Little Brick Church, also known as Virginia's Chapel, is a small brick, historic church located in Cedar Grove, West Virginia. It was built in 1853 as a graduation present for Virginia Tompkin by her parents. The church was originally meant for all Protestant denominations, but eventually became exclusively a Methodist church. The church was renovated in the 1980s, and is open to the public, whether it be someone interested in having a wedding in the church or someone simply interested in local history.


  • Interior of Chapel
    Interior of Chapel
  • Interior of Chapel from Altar
    Interior of Chapel from Altar
  • Altar and Organ
    Altar and Organ
  • Roadside Marker
    Roadside Marker
  • Virginia's Chapel as it appears today.
    Virginia's Chapel as it appears today.
  • Congregation Photo (date unknown)
    Congregation Photo (date unknown)

The Little Brick Church was built in 1853 by William and Rachel Tompkin as a graduation gift for their daughter, Virginia. Virgina herself requested the construction of the church as the gift she could receive from her father. William Tompkins himself is credited with discovering natural gas in the region and realizing its value. Some early Kanawha Valley settlers are buried in the church's graveyard, as are an unknown number of slaves. Throughout the course of time the name of the church has gone from being "Virginia's Chapel" to "Little Brick Church."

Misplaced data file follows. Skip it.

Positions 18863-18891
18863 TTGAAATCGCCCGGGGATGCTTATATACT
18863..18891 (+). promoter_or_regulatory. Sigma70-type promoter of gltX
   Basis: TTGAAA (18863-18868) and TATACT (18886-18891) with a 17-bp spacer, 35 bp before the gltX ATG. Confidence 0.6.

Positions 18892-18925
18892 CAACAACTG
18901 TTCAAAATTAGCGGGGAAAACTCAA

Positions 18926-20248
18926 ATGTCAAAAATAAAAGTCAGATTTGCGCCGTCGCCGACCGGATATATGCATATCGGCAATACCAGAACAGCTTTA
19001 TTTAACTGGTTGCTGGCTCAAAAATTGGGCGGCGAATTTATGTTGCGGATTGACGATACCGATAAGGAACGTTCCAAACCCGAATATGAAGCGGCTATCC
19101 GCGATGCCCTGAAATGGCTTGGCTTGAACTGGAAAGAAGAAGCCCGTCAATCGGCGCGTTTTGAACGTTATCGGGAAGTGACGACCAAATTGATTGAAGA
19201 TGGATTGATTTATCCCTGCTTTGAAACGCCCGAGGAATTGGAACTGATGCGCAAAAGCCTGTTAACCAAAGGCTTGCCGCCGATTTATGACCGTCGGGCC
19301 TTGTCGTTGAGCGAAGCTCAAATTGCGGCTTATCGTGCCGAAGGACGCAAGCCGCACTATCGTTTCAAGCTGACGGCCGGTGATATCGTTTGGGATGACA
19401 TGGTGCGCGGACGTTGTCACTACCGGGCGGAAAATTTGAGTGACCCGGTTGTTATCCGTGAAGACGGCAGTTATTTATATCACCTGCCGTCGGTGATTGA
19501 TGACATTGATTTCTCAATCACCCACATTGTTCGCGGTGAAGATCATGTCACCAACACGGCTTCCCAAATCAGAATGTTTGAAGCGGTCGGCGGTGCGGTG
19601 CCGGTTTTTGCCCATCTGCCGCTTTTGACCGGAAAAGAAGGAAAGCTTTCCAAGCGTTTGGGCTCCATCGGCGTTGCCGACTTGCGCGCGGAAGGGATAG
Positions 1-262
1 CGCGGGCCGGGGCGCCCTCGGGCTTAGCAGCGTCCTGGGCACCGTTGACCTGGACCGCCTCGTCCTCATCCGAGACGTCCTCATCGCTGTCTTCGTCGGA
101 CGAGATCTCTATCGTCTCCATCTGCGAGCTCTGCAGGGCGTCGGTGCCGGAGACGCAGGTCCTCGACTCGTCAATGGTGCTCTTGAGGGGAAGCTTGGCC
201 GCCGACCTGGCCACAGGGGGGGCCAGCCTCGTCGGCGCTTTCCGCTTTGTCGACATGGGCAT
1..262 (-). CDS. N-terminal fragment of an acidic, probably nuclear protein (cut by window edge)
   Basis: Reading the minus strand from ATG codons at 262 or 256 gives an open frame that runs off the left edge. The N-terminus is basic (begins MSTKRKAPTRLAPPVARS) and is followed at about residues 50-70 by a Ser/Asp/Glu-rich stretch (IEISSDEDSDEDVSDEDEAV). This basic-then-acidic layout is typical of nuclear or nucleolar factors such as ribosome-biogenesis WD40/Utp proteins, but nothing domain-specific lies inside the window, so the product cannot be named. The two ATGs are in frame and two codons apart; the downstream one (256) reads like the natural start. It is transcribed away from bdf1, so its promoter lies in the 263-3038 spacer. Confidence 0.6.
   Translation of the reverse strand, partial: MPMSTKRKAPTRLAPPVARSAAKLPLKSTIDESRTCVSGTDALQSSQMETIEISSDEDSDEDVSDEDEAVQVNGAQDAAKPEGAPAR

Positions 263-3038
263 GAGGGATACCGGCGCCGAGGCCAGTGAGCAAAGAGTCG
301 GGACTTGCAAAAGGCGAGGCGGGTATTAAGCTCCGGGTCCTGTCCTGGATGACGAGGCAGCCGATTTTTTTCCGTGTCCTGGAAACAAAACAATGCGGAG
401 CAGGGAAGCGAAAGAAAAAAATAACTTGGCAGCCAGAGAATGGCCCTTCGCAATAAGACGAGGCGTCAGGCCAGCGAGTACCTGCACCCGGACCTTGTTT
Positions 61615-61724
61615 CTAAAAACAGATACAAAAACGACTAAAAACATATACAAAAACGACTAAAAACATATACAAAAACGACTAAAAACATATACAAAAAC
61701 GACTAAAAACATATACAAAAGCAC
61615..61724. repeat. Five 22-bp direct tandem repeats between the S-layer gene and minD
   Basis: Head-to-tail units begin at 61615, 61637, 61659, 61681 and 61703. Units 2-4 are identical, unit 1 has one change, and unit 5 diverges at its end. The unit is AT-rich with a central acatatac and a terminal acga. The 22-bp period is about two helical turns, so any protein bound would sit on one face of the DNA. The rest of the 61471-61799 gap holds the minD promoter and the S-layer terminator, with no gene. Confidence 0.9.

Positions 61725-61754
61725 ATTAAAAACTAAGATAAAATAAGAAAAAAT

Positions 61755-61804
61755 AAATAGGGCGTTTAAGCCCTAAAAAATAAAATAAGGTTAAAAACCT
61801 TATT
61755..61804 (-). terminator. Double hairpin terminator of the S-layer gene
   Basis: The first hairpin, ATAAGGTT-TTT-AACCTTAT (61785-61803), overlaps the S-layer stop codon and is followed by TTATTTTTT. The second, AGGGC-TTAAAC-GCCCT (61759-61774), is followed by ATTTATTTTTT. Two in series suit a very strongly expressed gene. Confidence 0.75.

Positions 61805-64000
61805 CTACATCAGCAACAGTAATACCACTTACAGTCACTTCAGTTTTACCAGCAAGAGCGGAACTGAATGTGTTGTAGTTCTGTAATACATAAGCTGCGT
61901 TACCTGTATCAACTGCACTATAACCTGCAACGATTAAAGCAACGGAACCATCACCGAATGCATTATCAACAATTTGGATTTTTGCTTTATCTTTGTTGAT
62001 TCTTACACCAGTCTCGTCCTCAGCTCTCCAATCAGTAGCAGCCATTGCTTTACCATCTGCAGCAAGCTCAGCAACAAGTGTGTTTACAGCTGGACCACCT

The original idea was to have all Protestant denominations be able to worship at the chapel, but eventually Methodists exclusively claimed it. The church itself has changed very little over time. It  was originally almost perfectly square, and in 1904 the Methodist Episcopal Christian Church built a larger sanctuary and used it only for special occasions such as marriage ceremonies.

This church is interesting in regards to the American Civil War, due to the fact how both the Union and Confederacy used this chapel during the war. The Union used the chapel as stables while the Confederacy used it as a hospital. Supposedly, during the time when the Union was at the chapel they did damage to it. William Tompkins requested the federal government pay for damages, and the chapel did receive seven hundred dollars for repairs.

http://www.wvculture.org/shpo/nr/pdf/kanawha/74002006.pdf Photo Credit: L. Andrew Price